Your best hope (if you care) is to assume that caveat emptor reigns.
Generally, caveat emptor is the contract law principle that controls the sale of real property after the date of closing, but may also apply to sales of other goods.
Your data is ‘other goods’.
Stuff happens; economies go up and down and businesses wax and wane.
Any company, no matter how large or seemingly stable can find itself in the position of having to sell or transfer its assets.
Your data is an asset. Period.
Flickr image credit: safwat sayed
Friday, June 19th, 2015
A Friday series exploring Startups and the people who make them go. Read all If the Shoe Fits posts here
If you’ve been around long enough you find déjà vu connections everywhere.
I had a strong sense of it reading that security has become a priority with VCs.
According to The Information, computer security companies are being brought on to advise other companies about startups they are thinking of acquiring, and VCs are including cybersecurity experts as part of their due diligence when they look to invest in companies.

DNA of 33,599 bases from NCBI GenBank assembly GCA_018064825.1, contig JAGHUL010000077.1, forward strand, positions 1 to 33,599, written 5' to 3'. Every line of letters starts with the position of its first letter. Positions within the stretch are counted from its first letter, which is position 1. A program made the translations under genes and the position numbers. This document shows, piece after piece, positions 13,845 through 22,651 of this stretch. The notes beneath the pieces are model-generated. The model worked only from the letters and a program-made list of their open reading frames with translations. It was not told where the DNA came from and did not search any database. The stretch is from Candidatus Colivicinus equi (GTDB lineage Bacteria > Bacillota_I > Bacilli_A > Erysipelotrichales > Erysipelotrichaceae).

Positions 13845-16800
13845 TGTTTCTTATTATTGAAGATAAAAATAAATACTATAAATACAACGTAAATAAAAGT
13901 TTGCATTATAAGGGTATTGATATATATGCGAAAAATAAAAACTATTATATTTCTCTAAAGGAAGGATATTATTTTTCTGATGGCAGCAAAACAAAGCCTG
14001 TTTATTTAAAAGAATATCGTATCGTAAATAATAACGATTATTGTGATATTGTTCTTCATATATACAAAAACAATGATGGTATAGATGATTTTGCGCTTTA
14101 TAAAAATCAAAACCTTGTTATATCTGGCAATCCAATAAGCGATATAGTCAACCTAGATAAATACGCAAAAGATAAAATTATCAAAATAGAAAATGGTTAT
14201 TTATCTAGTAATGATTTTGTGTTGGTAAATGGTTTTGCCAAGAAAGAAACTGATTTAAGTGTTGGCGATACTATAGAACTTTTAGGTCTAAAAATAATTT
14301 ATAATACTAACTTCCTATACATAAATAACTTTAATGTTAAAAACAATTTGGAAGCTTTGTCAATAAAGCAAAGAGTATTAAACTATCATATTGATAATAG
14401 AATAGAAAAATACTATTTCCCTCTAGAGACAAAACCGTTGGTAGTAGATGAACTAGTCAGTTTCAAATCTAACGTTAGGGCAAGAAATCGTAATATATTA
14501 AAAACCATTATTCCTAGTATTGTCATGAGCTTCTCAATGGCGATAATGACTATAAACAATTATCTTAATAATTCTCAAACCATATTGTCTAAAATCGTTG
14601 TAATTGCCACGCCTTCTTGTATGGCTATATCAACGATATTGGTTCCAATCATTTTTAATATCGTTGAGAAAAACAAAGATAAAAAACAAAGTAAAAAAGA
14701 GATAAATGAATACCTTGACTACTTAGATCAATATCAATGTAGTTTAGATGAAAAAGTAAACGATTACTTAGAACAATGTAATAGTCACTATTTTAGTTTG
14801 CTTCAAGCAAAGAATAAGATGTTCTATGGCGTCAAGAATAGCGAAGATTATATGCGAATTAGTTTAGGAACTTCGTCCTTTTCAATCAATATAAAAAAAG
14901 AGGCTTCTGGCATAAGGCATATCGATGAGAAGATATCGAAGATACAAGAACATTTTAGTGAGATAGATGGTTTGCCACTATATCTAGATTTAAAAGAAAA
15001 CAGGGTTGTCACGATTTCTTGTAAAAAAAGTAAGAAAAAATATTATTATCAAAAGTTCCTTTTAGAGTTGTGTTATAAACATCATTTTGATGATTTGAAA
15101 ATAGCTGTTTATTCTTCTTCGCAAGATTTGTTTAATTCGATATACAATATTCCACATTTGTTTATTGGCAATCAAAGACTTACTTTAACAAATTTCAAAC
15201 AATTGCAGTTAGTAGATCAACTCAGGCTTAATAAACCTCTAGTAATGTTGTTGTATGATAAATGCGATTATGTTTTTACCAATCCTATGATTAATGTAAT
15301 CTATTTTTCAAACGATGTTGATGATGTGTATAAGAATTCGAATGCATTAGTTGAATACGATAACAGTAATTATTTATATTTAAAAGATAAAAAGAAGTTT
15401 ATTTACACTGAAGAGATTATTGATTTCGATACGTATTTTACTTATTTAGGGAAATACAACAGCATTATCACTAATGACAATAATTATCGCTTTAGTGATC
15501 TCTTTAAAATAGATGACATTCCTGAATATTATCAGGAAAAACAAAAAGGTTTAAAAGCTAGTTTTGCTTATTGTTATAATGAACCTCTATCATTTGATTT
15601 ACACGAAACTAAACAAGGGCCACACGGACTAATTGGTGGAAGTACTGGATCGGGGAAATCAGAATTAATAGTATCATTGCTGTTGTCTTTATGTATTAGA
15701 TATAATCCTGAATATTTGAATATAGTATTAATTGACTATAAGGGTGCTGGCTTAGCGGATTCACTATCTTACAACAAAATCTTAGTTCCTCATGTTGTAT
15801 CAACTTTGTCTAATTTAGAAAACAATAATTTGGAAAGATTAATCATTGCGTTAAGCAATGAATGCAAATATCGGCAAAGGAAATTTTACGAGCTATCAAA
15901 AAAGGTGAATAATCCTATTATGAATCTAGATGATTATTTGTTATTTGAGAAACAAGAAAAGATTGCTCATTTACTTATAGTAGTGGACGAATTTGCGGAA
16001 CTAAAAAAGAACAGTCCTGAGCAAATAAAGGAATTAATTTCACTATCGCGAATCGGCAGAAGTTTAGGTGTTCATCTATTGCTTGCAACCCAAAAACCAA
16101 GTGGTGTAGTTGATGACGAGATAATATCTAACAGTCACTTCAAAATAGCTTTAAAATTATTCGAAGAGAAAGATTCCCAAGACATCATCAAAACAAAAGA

Security has been an after thought, if that; a feature that the company would get to as soon as [whatever] happened.
The déjà vu hit because that is the same attitude companies had towards quality once-upon-a-time (some still do).
After conception, architecture, design and manufacturing were done the product was sent to QC (quality control) and back up the line if there were problems.
In many cases the quality flaws were actually designed into the product or the manufacturing process itself, which made fixing them very expensive or impossible.
The same problem happens when security is the afterthought.
Any fool knows that if the wrong grade of steel is specified for a bridge or the spec is changed to facilitate speed or budgetary concerns the bridge is likely to fail sooner rather than later.
Zukerberg’s oft repeated “move fast and break it” is proving to be a deal breaker in a more ways than one.
Image credit: HikingArtist
Monday, June 15th, 2015
First it was Uber drivers, members of the so-called 1099 economy, who sued Uber.
Next, the general public woke up to tech’s rapacious abuse of their privacy and personal information.
And last week nearly half of shareholders voted against the executive compensation plan of a company whose stock is near its all-time high.
According to an SEC document filed Tuesday, nearly 47% of the total shareholders voted against Salesforce’s executive compensation packages at its annual shareholders meeting…
Maybe, just maybe, corporate America has finally gone too far and we’re ready to fight back.
Flickr image credit: Annelid